MILAN — A serial collaborator who has scooped up partnerships with Adidas, Longchamp and Melissa, among others, Jeremy Scott has now lent his pop-tinged, playful creativity to luggage maker Carpisa.
“I apply my creativity to canvases whether it’s luggage, couture, strollers, carts.…I just want to inspire and excite people,” Scott said at a press preview in Milan on Tuesday. “I was excited about the idea of bringing my creativity to luggage and travel.…If you’re someone that has a really strong personality and style, but then your suitcase is boring it’s like [plays epic fail sound],” he noted.
The designer developed a two-drop collection for the brand, part of the Gruppo Pianoforte, which also owns innerwear label Yamamay. The first range lands in Carpisa’s stores on March 4 and online on Wednesday and comprises shopping bags, crossbodies, backpacks and weekend bags, as well as smaller accessories covered in images of classical sculptures ravaged with colorful paint, in a nod to graffiti art.
The second drop slated for April 5 dons cartoon-like airplane prints over a baby blue background.
“I had to do something,” Scott said with a chuckle when asked if the collection was a four-handed effort. “I was thinking about Italy and having fun with the culture and arts of the country with a playful touch,” he said.
All items across the two drops are crafted from an RPET recycled fabric similar to nylon in sync with the company’s sustainable bent, which Scott credited entirely to the luggage maker’s team. A three-piece travel set of trolleys is also made sustainably using a mix of 70 percent recycled materials.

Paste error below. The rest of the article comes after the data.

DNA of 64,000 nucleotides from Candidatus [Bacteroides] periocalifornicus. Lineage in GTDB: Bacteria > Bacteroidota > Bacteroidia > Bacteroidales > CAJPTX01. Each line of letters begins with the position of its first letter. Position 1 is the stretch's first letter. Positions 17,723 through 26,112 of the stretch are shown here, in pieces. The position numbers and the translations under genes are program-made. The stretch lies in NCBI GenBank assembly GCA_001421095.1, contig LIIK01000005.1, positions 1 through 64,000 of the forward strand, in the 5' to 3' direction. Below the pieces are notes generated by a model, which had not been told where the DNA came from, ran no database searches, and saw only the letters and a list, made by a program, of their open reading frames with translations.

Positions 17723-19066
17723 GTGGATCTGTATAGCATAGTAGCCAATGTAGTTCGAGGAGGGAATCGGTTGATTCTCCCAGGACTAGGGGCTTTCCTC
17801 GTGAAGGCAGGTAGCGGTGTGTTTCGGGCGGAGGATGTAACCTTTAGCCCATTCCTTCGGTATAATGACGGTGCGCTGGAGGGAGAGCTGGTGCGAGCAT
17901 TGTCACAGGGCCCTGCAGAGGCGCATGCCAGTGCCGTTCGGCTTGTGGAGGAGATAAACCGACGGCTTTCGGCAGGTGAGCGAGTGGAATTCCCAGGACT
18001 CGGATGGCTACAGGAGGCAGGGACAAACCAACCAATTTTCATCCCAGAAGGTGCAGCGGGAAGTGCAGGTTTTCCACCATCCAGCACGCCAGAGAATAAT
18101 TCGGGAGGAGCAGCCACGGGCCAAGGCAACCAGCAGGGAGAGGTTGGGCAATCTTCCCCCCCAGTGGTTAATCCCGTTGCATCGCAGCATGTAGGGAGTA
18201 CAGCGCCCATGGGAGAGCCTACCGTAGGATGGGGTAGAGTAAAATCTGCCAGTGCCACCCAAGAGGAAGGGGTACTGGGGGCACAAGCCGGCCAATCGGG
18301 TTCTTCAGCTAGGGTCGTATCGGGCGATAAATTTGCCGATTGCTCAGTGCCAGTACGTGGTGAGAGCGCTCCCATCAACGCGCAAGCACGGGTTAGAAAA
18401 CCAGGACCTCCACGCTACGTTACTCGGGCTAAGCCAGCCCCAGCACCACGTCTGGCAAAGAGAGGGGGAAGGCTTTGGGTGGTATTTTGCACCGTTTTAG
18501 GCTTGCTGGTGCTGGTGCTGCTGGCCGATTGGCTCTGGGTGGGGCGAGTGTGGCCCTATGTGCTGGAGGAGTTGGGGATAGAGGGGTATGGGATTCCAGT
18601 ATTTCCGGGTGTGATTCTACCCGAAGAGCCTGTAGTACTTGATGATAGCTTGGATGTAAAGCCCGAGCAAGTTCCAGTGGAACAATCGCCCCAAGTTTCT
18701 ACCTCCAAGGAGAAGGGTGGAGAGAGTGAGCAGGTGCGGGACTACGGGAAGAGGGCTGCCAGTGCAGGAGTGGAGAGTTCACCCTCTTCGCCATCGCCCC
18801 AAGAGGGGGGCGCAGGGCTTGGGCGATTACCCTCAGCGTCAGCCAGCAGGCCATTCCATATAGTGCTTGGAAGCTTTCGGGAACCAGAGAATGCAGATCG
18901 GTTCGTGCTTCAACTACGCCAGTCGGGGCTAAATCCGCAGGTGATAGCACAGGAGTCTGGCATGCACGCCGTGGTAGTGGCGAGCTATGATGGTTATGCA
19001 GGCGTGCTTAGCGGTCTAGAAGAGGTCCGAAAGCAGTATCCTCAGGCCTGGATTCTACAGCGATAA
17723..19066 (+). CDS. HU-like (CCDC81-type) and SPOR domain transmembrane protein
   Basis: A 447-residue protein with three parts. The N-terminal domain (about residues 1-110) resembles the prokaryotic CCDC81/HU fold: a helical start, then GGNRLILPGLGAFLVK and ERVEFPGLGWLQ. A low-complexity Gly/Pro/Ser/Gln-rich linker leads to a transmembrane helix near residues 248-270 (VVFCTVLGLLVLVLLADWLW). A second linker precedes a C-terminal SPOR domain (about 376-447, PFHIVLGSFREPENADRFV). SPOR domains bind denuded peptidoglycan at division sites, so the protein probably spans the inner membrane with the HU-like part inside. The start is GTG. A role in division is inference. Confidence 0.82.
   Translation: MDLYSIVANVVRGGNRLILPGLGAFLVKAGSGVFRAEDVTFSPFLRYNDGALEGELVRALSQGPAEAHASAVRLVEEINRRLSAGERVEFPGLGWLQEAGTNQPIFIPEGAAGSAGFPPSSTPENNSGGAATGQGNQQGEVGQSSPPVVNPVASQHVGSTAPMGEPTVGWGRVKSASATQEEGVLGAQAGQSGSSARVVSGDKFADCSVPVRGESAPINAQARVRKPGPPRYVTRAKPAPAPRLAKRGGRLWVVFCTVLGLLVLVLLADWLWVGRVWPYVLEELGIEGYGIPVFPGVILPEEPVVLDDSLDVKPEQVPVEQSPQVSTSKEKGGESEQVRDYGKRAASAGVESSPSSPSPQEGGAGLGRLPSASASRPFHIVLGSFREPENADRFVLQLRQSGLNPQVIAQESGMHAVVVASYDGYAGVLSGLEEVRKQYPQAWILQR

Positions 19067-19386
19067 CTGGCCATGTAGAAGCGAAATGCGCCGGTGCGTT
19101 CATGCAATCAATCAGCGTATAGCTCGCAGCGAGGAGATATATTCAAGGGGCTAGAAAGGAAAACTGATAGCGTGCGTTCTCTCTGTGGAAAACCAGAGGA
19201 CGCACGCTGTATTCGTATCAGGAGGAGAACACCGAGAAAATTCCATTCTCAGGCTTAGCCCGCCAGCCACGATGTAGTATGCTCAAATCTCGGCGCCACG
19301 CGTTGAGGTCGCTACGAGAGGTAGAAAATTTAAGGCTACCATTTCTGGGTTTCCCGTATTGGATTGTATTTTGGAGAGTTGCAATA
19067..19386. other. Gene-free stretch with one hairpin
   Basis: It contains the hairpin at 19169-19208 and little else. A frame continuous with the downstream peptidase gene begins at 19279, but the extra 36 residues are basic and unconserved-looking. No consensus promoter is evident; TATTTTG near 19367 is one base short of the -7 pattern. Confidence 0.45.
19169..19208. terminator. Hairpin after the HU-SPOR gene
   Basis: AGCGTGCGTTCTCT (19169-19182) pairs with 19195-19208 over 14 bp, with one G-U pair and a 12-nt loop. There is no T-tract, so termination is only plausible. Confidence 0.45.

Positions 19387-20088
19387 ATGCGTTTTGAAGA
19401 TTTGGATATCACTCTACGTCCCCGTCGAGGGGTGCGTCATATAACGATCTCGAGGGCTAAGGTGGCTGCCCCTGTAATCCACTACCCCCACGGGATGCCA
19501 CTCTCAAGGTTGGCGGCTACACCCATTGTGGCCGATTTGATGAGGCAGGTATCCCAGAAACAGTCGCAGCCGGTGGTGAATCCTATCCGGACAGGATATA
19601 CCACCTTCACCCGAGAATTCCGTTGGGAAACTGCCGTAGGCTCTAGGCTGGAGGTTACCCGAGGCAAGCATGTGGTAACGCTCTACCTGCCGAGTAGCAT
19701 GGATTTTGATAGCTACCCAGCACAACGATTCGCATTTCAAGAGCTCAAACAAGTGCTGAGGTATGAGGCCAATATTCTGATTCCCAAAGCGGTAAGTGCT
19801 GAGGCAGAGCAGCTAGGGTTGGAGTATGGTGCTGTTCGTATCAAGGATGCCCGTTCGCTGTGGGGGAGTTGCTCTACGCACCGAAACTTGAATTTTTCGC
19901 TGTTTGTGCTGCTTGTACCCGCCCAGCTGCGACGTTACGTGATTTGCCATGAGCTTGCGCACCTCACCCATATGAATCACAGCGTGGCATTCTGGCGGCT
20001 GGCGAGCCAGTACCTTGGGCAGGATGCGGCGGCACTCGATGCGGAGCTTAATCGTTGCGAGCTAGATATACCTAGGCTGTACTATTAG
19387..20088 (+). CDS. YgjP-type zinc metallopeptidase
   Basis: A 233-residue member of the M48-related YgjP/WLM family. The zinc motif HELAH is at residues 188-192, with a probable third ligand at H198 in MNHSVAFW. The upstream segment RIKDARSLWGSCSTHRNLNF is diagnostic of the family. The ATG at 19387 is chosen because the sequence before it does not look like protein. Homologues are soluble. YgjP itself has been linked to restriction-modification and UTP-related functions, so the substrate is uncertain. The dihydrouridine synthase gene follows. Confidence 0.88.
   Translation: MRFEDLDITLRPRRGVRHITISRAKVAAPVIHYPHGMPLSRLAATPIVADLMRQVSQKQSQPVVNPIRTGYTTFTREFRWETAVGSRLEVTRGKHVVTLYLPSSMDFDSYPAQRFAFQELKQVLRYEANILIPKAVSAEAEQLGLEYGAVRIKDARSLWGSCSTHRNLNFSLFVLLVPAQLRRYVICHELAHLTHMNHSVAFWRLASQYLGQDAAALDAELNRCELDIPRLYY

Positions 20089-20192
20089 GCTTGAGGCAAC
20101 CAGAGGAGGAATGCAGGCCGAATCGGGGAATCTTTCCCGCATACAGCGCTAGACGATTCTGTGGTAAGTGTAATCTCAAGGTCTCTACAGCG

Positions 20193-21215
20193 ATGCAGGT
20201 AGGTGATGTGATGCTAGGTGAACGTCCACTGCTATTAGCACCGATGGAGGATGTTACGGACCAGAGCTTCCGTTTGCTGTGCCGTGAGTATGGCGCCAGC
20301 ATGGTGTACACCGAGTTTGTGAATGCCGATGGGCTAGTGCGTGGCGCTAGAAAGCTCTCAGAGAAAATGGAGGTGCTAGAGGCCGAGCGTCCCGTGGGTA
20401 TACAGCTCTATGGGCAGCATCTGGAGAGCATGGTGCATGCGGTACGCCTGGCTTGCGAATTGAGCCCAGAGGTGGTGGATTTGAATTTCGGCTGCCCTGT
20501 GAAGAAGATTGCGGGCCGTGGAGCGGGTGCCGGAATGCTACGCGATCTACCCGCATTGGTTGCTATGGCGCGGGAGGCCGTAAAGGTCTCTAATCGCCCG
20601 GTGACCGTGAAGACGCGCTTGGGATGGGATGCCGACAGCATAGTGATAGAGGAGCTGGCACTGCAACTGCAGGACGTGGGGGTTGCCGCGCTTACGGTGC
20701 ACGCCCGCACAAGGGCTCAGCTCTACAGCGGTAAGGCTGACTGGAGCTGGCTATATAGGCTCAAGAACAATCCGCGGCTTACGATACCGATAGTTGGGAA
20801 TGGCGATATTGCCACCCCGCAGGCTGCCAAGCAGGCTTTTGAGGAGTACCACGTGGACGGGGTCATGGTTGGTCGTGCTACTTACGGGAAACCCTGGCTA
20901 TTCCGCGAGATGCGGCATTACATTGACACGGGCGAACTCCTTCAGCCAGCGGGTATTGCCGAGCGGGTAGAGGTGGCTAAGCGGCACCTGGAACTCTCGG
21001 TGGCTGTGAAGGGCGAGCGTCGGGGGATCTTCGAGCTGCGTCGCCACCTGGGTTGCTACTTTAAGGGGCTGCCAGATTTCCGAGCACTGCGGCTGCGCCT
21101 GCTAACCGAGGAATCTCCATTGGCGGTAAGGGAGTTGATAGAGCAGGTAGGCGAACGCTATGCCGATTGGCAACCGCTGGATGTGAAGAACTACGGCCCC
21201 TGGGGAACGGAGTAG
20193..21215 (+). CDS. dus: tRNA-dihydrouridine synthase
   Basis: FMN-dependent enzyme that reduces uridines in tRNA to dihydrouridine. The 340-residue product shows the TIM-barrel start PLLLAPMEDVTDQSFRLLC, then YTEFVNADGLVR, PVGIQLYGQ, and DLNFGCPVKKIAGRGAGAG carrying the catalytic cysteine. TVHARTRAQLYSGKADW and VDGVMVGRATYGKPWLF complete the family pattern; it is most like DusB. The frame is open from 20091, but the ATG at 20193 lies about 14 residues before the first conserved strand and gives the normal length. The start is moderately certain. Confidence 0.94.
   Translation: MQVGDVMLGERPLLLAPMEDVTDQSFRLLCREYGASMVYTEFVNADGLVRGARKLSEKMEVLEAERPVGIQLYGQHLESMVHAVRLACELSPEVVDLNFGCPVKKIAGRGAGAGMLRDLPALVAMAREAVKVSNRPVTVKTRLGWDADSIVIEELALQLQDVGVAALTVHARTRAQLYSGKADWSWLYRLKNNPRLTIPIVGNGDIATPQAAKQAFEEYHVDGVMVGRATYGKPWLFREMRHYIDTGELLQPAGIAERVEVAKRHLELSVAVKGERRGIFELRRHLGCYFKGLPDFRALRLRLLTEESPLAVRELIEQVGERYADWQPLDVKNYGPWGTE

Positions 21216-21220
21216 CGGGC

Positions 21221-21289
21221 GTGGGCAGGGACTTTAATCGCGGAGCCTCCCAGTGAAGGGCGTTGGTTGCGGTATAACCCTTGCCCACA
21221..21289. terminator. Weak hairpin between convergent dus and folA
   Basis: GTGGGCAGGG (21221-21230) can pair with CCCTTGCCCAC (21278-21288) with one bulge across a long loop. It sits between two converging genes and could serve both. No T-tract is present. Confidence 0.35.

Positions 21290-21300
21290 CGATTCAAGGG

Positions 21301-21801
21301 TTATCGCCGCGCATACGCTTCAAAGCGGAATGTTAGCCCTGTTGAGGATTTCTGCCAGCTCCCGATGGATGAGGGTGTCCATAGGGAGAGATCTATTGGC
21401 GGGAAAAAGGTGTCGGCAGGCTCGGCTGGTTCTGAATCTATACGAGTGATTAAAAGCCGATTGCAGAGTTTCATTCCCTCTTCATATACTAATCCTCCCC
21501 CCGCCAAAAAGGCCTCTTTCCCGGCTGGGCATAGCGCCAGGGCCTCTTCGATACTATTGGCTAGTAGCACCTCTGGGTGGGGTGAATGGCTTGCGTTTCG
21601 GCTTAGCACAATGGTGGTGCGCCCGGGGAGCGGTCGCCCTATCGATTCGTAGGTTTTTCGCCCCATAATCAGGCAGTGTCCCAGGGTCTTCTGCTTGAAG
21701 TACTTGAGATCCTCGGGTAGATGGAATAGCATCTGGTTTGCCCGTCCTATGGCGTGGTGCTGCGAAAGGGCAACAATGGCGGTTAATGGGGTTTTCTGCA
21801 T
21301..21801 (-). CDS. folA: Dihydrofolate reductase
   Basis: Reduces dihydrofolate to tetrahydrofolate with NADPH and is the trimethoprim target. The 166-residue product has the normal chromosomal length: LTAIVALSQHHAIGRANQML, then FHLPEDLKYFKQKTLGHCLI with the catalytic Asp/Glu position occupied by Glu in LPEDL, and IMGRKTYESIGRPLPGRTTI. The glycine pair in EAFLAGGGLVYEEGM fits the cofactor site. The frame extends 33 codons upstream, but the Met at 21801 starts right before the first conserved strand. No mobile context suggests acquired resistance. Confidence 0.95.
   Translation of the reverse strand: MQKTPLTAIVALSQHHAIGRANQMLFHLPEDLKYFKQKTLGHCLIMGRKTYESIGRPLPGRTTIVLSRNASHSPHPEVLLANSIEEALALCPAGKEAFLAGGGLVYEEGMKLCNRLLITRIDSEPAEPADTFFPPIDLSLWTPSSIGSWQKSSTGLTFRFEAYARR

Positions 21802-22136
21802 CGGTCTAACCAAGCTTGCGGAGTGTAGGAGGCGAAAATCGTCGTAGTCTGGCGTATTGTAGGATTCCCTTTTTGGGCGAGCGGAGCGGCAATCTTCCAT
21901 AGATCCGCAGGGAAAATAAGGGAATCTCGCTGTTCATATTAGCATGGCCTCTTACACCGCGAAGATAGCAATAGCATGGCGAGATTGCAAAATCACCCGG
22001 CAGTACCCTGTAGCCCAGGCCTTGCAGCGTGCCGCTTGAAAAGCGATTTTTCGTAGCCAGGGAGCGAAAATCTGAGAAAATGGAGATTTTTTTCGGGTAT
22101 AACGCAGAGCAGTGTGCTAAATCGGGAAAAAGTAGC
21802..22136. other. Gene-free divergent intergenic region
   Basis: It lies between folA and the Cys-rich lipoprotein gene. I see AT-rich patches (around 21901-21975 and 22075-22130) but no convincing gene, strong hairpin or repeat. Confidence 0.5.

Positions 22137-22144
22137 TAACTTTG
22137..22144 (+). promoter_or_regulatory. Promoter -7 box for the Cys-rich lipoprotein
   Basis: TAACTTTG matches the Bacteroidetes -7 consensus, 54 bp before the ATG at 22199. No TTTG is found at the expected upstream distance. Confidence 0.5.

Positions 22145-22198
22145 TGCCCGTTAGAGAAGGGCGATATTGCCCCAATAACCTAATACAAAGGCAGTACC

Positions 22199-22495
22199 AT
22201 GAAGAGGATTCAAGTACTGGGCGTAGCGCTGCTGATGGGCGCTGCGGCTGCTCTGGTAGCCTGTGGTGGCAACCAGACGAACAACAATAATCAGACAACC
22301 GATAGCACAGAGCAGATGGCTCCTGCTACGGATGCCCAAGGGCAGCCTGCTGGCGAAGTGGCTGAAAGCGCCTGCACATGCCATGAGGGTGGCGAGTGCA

The collection is completed by an airship-shaped crossbody bag, which nods to a similar style the American designer unveiled on the catwalk in 2003 for his namesake brand and that was produced in a limited run of eight to 10 pieces at the time. “It’s good to see it manufactured with great quality and accessible after many years,” Scott offered.
Tapping Scott as a collaborator was all but fortuitous. The U.S. is a target market for Carpisa, which is actively monitoring the country, seeking a local partner to develop its footprint. “As of now we’re hoping U.S. tourists will come back to the country leaving it with a Carpisa luggage in their hands,” said Gianluigi Cimmino, chief executive officer of Carpisa and Yamamay.
The company’s e-commerce is global, thus opening to international customers, including Americans, but expanding its physical retail presence is high on the executive’s agenda. “Data shows U.S. customers are interested in our products, they do buy in-store while in Italy especially in tourist destinations including Florence,” he said.
Scott appears in campaign imagery for the capsule and Cimmino confessed he couldn’t think of a better front man. “He is a pop and style icon, he represents everything we stand for, he’s also championed democratic fashion,” said the CEO.